Journal of Autism and Developmental Disorders

, Volume 12, Issue 4, pp 317–330

Sex differences in autism

Authors

  • Catherine Lord
    • Glenrose HospitalUniversity of Alberta School of Medicine
  • Eric Schopler
    • University of North Carolina
  • Dennis Revicki
    • Eastern Carolina University School of Medicine
Article

DOI: 10.1007/BF01538320

Cite this article as:
Lord, C., Schopler, E. & Revicki, D. J Autism Dev Disord (1982) 12: 317. doi:10.1007/BF01538320

Abstract

Comparisons were made between male and female children with autism, 384 boys and 91 girls, aged 3 years to 8 years, on nonverbal measures of intelligence, adaptive functioning, receptive vocabulary, perception, and eye-hand integration, and on ratings of affect, play, and relating and human interest. Males showed more advanced performances on eye-hand integration and perception skills on the Psychoeducational Profile (PEP) and had higher nonverbal IQs social quotients, and Peabody Picture Vocabulary Test (PPVT) IQs than females. When nonverbal IQ was controlled, the main effect of sex remained; however, sex differences on PPVT scores and on eye-hand integration and perception scale disappeared. Males showed more unusual visual responses and less appropriate, more stereotypic play than females. These results are discussed in terms of hypotheses concerning sex differences in genetic thresholds and in hemispheric lateralization.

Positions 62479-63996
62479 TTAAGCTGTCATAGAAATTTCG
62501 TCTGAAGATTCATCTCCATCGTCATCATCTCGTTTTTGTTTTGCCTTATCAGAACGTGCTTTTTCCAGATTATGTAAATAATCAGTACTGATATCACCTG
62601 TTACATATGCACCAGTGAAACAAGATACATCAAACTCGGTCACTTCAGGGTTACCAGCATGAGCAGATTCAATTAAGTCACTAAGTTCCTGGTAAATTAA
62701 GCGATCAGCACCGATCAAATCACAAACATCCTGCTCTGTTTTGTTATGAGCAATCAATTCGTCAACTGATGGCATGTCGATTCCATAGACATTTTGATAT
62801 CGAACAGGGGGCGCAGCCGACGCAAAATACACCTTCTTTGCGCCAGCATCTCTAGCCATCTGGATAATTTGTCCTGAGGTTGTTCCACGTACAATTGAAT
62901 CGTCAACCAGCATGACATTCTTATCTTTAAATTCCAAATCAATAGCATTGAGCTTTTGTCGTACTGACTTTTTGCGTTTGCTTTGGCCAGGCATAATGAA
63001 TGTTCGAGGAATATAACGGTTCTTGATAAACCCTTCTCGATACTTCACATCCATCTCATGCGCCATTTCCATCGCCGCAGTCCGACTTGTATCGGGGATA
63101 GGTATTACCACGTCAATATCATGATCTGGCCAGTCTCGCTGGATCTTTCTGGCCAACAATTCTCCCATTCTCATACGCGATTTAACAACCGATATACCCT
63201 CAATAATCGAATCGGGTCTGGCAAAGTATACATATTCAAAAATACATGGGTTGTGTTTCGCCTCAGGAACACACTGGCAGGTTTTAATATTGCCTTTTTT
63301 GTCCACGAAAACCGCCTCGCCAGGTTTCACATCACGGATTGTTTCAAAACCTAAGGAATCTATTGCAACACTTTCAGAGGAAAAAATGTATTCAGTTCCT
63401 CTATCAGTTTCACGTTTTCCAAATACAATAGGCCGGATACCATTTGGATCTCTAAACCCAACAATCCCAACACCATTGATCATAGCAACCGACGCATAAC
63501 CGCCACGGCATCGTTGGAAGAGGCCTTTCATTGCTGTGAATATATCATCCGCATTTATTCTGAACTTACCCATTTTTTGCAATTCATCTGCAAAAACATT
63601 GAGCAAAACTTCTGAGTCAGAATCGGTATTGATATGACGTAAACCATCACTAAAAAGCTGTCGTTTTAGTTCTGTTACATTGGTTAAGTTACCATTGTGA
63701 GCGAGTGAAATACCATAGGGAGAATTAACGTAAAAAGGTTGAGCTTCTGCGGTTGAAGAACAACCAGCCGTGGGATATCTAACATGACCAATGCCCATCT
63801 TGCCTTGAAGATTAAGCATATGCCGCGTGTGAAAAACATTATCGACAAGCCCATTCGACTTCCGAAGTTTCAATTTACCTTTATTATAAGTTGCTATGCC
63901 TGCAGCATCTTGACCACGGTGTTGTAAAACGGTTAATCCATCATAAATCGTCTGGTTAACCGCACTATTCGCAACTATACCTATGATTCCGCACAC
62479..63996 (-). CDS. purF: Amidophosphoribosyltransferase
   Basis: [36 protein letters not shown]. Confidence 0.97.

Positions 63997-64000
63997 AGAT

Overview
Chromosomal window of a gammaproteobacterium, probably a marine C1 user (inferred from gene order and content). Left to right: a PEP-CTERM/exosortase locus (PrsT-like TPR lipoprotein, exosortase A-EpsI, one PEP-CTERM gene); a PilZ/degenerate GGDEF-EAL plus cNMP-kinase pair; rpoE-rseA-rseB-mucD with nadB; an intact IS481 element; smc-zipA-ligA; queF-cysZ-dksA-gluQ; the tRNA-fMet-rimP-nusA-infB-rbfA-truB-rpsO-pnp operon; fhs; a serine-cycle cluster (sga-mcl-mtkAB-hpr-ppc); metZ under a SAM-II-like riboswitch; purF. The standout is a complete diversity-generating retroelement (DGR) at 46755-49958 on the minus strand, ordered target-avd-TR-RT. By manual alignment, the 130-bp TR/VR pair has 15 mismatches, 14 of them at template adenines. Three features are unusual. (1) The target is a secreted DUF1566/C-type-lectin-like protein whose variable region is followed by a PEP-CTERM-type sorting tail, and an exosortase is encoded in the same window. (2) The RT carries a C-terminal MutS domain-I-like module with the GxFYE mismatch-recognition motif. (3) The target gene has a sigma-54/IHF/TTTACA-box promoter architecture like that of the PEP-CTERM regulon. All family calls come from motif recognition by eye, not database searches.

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Copyright information

© Plenum Publishing Corporation 1982